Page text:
Marketing a Town – (hint: If everybody else is doing it, don’t.)

Last night I sat in a meeting that seemed to drag on for hours. We discussed endlessly, with great confusion, what exactly is marketing, and how exactly should we be marketing a small town.

For the most part, I kept my mouth shut. Marketing, to me, is the story you tell. It’s the story you tell to the world of who you are and what you’ve got to offer. In the case of a small town, what’s the story we’re telling our visitors? What’s the story we’re telling the people who we’re trying to convince to move here? What’s the story our current residents are telling their friends who complain about the high-cost of city living?

If we don’t have a story to tell we’re just as boring as the next town. Now I know what you’re thinking, of course we have a story to tell. We’re a community that’s diverse and rich in history! Well hold on there buckeroo… everyone’s got a similar story.

Hang around me long enough and you’re bound to hear about the Purple Cow. Seth Godin taught me about the Purple Cow.

When you drive through the French Countryside, all you’ll see are cows, black & white cows. Momentarily, you’re enchanted by the cows. After all, you’re in France. But after three hours of seeing the same old cows, you’re bored. They’re all the same. Every cow looks identical.

But what happens if you see a purple cow? A purple cow is remarkable! You stop the car, you take photos, you spend time & money. You might even want to live near that purple cow.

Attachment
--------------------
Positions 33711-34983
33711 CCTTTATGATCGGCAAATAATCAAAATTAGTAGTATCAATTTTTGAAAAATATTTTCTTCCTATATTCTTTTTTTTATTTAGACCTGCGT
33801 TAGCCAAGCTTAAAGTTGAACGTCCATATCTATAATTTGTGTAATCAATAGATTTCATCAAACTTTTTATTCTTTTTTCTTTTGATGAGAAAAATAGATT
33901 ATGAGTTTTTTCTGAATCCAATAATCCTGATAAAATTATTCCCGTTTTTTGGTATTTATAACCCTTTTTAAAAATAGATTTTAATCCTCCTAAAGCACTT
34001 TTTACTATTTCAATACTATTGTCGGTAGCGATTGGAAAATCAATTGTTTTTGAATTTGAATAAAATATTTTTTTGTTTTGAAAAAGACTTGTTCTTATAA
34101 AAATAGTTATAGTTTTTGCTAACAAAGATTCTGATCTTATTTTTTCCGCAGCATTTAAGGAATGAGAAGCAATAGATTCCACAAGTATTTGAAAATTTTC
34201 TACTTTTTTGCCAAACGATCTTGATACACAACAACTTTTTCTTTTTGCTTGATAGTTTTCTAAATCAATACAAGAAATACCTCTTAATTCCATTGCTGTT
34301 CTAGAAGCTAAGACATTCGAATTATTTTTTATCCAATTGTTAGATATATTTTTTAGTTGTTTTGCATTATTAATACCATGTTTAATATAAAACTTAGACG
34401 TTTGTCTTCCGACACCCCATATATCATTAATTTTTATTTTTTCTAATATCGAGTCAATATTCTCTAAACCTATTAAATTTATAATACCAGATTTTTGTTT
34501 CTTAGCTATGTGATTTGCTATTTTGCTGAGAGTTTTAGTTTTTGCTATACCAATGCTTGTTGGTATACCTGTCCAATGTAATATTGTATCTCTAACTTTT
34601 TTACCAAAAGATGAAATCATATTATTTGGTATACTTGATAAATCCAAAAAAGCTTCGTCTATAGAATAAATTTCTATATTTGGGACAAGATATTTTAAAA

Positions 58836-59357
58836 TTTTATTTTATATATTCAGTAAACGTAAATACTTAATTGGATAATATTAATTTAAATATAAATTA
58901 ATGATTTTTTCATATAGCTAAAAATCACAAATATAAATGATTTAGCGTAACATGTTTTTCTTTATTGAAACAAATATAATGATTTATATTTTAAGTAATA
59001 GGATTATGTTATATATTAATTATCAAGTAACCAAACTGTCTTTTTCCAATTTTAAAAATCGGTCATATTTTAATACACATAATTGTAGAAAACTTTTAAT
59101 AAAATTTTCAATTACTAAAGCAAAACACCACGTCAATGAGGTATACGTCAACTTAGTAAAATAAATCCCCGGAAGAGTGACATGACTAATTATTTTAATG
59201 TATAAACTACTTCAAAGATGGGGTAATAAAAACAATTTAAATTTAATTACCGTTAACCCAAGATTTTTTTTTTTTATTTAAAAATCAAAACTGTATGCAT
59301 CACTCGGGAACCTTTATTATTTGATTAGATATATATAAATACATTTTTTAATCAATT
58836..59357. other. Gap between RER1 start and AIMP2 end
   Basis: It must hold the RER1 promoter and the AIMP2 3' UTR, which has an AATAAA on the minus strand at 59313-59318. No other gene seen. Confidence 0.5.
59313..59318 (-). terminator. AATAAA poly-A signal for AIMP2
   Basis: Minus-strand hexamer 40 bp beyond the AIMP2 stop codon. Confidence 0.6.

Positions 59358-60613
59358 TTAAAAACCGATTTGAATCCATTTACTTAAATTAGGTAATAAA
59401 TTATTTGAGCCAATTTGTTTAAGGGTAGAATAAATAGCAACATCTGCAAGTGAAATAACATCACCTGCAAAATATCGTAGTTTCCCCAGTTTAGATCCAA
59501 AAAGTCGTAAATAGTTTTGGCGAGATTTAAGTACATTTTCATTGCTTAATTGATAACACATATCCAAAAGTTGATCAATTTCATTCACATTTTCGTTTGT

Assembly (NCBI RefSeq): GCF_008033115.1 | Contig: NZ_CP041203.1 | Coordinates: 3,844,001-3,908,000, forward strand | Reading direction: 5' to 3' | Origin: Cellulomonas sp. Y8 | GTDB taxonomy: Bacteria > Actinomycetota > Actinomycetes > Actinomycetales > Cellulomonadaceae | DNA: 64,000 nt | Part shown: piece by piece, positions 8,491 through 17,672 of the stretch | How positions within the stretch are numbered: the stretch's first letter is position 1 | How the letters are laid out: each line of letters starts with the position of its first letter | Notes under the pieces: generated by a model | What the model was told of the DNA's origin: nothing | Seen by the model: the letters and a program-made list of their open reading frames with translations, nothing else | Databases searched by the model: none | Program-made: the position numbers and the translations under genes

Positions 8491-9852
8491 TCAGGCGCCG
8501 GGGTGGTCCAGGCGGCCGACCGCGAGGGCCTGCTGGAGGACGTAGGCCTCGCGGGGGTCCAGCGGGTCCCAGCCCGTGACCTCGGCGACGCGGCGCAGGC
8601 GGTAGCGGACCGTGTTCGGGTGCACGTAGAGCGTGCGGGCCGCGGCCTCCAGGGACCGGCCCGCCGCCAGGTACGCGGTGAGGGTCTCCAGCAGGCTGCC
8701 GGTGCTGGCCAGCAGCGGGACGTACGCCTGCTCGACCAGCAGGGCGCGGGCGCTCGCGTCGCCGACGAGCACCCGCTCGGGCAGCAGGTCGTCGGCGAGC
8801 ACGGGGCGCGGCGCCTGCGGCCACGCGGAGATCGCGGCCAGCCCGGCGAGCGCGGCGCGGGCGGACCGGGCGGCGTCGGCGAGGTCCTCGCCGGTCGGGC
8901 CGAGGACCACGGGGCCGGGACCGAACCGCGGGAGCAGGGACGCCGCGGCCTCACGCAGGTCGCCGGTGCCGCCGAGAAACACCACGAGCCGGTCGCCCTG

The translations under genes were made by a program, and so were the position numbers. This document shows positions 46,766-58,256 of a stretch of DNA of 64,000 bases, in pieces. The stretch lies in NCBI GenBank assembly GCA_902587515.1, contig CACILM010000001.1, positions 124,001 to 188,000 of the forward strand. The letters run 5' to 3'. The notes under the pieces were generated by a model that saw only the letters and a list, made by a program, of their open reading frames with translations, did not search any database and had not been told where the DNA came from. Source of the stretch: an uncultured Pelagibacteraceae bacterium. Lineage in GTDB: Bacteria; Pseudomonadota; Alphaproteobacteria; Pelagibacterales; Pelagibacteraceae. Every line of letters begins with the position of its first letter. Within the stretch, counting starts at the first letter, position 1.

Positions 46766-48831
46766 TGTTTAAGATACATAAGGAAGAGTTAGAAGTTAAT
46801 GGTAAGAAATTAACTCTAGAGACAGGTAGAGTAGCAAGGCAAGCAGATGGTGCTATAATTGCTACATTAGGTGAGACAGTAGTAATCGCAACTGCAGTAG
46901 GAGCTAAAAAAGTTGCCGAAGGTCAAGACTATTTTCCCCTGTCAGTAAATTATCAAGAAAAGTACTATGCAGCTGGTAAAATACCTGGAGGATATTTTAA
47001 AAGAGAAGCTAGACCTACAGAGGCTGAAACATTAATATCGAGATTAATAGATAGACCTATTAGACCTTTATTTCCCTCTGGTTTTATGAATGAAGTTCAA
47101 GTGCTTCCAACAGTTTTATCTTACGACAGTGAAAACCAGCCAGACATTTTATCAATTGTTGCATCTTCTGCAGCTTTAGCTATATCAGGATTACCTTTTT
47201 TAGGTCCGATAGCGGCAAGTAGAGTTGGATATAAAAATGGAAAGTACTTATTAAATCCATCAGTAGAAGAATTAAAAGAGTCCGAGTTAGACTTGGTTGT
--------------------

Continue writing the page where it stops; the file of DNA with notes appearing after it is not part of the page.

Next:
How exactly do you become remarkable? Here’s what I think.

Every town has the same tourist guide. Jokers are wild – they’re all the same. Will the next retired couple looking for a weekend getaway pick up your town’s guide off the shelf? It’s the luck of the draw.

Every town has the same website.

Every town has limited funds and ability to market itself the way we’re taught to market in school, let alone remarkable marketing.

Every town is black & white.

Of course, every so often you run into a purple town.

Using the word “every” is never fair because there are always exceptions to the rule. Every is too concrete. But the simple truth? You don’t want to be part of “every.” We’re at a moment in time where another study or survey isn’t going to tell us the story. We already know the story. It’s up to us to take the story and bring it to life. It’s up to us to make sure the story is purple enough.

And if it’s not purple – well… keep driving, there’s another town a few kilometres away.